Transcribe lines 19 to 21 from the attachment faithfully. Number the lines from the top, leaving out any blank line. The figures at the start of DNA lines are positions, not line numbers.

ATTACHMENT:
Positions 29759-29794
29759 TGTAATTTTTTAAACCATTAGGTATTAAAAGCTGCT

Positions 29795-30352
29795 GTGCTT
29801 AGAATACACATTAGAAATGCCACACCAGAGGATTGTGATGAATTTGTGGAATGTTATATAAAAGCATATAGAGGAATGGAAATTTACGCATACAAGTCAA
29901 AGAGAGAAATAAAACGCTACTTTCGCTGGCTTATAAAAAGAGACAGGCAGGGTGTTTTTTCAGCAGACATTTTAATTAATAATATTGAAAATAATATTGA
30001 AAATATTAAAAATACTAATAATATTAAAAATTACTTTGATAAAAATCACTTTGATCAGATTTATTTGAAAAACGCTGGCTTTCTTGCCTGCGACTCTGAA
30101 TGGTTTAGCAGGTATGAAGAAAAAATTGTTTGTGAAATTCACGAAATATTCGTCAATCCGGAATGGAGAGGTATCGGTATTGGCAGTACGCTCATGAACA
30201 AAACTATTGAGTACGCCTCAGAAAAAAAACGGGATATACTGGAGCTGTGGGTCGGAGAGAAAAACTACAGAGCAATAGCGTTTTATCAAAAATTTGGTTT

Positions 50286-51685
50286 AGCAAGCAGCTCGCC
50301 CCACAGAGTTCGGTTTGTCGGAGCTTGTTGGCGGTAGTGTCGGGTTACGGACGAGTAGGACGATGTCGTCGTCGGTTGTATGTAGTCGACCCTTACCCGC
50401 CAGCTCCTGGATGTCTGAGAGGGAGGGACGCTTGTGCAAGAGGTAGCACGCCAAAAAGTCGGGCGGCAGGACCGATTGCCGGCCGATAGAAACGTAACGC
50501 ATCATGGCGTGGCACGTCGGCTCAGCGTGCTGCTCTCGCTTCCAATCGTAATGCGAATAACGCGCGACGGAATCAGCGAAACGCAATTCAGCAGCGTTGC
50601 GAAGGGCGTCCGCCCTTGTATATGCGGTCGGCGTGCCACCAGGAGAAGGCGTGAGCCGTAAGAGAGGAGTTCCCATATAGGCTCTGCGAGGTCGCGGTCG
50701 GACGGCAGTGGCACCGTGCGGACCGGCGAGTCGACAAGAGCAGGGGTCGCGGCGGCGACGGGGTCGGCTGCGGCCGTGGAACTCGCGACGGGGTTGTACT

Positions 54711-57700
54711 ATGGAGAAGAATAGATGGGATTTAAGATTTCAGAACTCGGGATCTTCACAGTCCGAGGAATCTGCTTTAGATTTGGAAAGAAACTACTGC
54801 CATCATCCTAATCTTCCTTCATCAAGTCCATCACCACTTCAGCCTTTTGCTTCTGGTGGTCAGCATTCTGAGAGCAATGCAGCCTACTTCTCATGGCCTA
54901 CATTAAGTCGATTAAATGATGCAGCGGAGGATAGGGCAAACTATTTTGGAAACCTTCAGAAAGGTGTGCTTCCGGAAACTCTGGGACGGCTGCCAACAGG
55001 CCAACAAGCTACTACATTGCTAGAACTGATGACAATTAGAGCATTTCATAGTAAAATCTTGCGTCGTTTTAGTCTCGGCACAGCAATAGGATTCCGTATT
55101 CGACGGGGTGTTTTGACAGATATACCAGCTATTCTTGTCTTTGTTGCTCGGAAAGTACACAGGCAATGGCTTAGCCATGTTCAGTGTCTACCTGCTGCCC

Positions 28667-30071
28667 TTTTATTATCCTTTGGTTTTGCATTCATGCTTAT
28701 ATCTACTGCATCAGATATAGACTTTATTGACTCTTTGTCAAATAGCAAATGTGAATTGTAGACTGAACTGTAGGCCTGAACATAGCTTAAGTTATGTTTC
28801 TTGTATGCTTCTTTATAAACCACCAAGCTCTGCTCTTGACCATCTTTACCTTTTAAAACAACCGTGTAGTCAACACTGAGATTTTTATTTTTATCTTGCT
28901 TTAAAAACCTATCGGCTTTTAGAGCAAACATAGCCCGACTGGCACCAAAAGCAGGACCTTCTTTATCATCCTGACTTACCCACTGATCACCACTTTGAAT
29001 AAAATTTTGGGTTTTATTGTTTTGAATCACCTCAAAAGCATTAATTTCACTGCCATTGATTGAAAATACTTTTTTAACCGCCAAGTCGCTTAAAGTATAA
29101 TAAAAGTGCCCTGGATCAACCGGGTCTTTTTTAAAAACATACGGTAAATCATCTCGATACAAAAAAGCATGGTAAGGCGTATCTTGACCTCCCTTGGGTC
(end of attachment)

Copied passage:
54801 CATCATCCTAATCTTCCTTCATCAAGTCCATCACCACTTCAGCCTTTTGCTTCTGGTGGTCAGCATTCTGAGAGCAATGCAGCCTACTTCTCATGGCCTA
54901 CATTAAGTCGATTAAATGATGCAGCGGAGGATAGGGCAAACTATTTTGGAAACCTTCAGAAAGGTGTGCTTCCGGAAACTCTGGGACGGCTGCCAACAGG
55001 CCAACAAGCTACTACATTGCTAGAACTGATGACAATTAGAGCATTTCATAGTAAAATCTTGCGTCGTTTTAGTCTCGGCACAGCAATAGGATTCCGTATT